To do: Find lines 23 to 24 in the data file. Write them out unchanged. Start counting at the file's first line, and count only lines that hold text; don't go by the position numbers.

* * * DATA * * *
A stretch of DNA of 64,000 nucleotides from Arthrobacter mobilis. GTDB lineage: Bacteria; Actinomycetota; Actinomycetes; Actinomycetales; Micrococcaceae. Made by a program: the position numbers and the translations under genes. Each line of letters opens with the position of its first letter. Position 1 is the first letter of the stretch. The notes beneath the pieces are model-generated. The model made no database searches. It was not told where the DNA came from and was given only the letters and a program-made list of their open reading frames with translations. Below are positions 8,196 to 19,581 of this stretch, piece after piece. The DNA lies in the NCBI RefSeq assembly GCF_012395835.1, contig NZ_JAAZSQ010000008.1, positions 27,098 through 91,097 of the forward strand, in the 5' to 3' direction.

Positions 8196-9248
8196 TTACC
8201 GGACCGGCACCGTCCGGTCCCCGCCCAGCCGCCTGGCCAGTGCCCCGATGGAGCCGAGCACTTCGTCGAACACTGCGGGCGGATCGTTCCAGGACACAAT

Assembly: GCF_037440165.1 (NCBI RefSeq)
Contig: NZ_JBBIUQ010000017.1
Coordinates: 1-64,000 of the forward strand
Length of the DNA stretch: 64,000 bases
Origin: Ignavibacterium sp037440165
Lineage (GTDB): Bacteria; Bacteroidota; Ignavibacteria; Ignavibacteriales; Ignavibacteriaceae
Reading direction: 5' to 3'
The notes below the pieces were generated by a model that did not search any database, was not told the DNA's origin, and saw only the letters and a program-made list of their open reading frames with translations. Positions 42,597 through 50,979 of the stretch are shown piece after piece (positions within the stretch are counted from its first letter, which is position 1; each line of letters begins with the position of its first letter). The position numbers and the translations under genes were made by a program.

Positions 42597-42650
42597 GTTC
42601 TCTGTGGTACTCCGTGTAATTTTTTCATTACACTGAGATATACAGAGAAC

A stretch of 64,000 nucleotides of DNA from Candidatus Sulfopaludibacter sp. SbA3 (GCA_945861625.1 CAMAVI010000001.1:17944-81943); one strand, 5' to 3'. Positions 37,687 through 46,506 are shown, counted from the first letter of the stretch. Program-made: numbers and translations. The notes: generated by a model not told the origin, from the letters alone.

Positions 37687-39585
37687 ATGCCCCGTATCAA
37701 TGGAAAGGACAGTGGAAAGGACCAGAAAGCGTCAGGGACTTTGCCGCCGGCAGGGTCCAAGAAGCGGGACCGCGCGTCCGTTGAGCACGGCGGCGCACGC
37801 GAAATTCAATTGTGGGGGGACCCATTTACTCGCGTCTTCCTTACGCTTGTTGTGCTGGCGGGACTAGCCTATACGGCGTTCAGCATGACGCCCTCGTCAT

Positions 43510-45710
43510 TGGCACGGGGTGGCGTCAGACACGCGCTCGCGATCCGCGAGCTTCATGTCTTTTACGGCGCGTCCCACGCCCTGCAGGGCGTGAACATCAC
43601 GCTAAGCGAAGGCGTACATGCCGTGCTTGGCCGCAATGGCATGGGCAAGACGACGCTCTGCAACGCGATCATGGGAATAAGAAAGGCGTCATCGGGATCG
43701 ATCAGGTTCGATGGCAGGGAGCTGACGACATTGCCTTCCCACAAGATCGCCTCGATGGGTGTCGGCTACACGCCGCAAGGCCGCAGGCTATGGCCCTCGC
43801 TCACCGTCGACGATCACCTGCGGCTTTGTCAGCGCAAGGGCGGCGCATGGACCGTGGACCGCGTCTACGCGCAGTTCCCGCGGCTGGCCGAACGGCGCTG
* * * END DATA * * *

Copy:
43601 GCTAAGCGAAGGCGTACATGCCGTGCTTGGCCGCAATGGCATGGGCAAGACGACGCTCTGCAACGCGATCATGGGAATAAGAAAGGCGTCATCGGGATCG
43701 ATCAGGTTCGATGGCAGGGAGCTGACGACATTGCCTTCCCACAAGATCGCCTCGATGGGTGTCGGCTACACGCCGCAAGGCCGCAGGCTATGGCCCTCGC